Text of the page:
An economy of effort paid off for rookie running back Kareem Hunt on Sunday in the Chiefs’ 27-24 victory over the Denver Broncos.
Entering the game in second place among the NFL’s rushing leaders, Hunt needed just 13 yards to match the L.A. Rams’ Todd Gurley. Plus, Hunt was one yard ahead of the Steelers’ Le’Veon Bell.
Under normal circumstances, this would have been a tight race to the finish.
But Gurley and Bell sat out of their respective teams’ season finales. Hunt did, too, after touching the ball one time and turning that carry into a 35-yard touchdown run on the opening series of the game.
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So the top NFL rushers for 2017 will forever read:
Hunt 1,327, Gurley 1,305, Bell 1,291.
“I had to be ready,” Hunt said. “We were low on numbers today.”
After his touchdown, Hunt was through for the day. The Chiefs entered the game with their playoff position secured (later Sunday, they learned that they’ll play host to the Tennessee Titans in a Saturday wild-card game at Arrowhead Stadium). No defensive regulars started and only a handful on offense played.
But the Chiefs were thin at running back. Charcandrick West likely would have received the lion’s share of the carries on Sunday but he didn’t make the trip because of the flu.
The Chiefs were down to Akeem Hunt and Anthony Sherman, who is usually a fullback.
“Akeem and Sherm were the only guys there,” Hunt said. “I had to dress and have their back.”
Hunt did that, but part of him wanted the record. He and coach Andy Reid talked about Hunt’s playing time during the week.
“He wanted to do this thing,” Reid said. “I fought him a little bit on it, (but) he won that fight and told me he’d get it taken care of quick. He did that, so my hat goes off to him.”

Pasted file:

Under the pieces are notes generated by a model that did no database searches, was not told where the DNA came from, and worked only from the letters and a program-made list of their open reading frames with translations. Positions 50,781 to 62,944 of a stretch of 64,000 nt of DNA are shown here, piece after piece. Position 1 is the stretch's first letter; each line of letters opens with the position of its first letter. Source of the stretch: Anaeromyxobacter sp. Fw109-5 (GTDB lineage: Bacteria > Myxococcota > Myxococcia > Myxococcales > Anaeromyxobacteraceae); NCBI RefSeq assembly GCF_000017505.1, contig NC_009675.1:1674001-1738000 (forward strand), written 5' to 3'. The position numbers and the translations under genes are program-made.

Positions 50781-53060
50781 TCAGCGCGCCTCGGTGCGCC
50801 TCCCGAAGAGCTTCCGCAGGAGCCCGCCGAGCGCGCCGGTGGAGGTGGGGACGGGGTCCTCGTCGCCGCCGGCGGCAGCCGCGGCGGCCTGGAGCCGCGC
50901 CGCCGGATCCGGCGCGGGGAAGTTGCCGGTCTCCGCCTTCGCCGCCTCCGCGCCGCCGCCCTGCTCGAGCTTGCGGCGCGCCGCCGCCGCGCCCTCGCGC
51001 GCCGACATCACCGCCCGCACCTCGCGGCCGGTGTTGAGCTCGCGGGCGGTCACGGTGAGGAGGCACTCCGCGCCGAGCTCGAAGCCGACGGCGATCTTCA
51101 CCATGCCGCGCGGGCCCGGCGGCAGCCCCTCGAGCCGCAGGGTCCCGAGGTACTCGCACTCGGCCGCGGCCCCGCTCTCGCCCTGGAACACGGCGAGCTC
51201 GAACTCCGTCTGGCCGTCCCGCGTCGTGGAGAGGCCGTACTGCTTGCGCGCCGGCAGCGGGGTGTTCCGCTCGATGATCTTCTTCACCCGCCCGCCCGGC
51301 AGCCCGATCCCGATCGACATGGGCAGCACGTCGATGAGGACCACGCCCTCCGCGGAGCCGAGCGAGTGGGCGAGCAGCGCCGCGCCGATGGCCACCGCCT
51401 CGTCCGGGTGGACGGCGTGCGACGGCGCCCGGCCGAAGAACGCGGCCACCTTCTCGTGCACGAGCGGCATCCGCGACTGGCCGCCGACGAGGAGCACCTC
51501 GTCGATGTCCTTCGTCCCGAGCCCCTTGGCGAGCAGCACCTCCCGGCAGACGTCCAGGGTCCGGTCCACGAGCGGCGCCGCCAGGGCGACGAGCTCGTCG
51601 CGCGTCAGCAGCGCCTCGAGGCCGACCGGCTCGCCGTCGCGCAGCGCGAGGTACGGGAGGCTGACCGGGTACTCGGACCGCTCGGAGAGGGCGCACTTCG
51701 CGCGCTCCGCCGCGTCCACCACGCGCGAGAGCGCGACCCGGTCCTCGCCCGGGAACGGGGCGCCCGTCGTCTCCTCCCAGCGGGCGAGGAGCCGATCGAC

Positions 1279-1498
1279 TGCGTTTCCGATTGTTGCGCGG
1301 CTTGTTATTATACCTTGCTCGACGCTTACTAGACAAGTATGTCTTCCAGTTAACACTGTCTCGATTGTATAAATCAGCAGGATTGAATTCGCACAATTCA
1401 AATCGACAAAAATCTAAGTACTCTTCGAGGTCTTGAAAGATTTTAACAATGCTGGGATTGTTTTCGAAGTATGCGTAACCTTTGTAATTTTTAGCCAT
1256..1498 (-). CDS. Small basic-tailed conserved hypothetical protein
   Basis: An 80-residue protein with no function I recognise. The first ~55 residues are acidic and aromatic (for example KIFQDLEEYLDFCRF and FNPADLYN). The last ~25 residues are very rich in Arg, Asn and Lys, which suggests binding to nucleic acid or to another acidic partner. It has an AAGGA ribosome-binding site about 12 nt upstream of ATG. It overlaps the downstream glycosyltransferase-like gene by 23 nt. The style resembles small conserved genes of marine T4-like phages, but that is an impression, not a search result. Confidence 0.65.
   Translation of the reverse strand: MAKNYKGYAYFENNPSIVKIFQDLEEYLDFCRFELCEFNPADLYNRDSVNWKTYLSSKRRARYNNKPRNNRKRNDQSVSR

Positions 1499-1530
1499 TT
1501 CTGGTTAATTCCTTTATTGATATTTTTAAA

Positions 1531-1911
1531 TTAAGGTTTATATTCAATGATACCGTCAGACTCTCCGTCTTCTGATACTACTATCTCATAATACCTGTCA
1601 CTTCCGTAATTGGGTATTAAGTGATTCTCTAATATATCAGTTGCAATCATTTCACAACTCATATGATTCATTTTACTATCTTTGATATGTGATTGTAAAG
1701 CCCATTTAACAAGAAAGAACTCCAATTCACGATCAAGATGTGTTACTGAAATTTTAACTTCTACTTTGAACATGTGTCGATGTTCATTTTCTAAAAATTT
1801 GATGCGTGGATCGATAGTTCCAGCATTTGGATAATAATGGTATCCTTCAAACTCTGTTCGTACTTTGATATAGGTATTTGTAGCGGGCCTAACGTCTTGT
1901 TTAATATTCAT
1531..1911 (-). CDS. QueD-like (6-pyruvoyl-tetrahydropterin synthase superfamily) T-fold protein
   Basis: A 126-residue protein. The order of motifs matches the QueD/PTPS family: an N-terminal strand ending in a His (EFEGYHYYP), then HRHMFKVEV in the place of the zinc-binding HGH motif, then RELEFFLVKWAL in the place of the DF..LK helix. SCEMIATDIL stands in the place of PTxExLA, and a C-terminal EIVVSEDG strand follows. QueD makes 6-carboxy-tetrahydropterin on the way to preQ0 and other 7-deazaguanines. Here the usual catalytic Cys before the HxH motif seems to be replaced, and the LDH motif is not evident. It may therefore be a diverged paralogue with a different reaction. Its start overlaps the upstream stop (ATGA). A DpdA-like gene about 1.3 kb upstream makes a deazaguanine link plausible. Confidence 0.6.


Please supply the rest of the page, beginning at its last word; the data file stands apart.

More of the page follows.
On the touchdown, Hunt wiggled through traffic at the line and outraced Broncos defenders to the end zone for his eighth rushing touchdown of the season.
Hunt’s season started and ended with milestones.
In the Chiefs’ opening-game victory at New England, he accounted for 148 total yards, the most in an NFL debut.
He continued soar, with more than 100 yards from scrimmage in each of the first seven games. But he, like the Chiefs in general, cooled off. During one stretch, Hunt went nine games without a touchdown.
But after the Chiefs had fallen to 7-6, the team and Hunt reengaged. In his final four games, Hunt rushed for 397 yards and a touchdown in each game.
“We stuck together and played as a team,” Hunt said. “We’re all connected now; everybody is playing as one.”
Hunt became the third Chiefs player to lead the NFL in rushing, joining Priest Holmes (2001) and Christian Okoye (1989).
He also became the sixth rookie in the Super Bowl era to top the rushing chart, following the Cowboys’ Ezekiel Elliott (2016), the Colts’ Edgerrin James (1999), the Rams’ Eric Dickerson (1983), George Rogers of the Saints (1981) and the Oilers’ Earl Campbell (1978).
On top of all that, Hunt, a third-round NFL Draft selection from Toledo, became the first player not drafted in the first round to lead the league in rushing since 1967.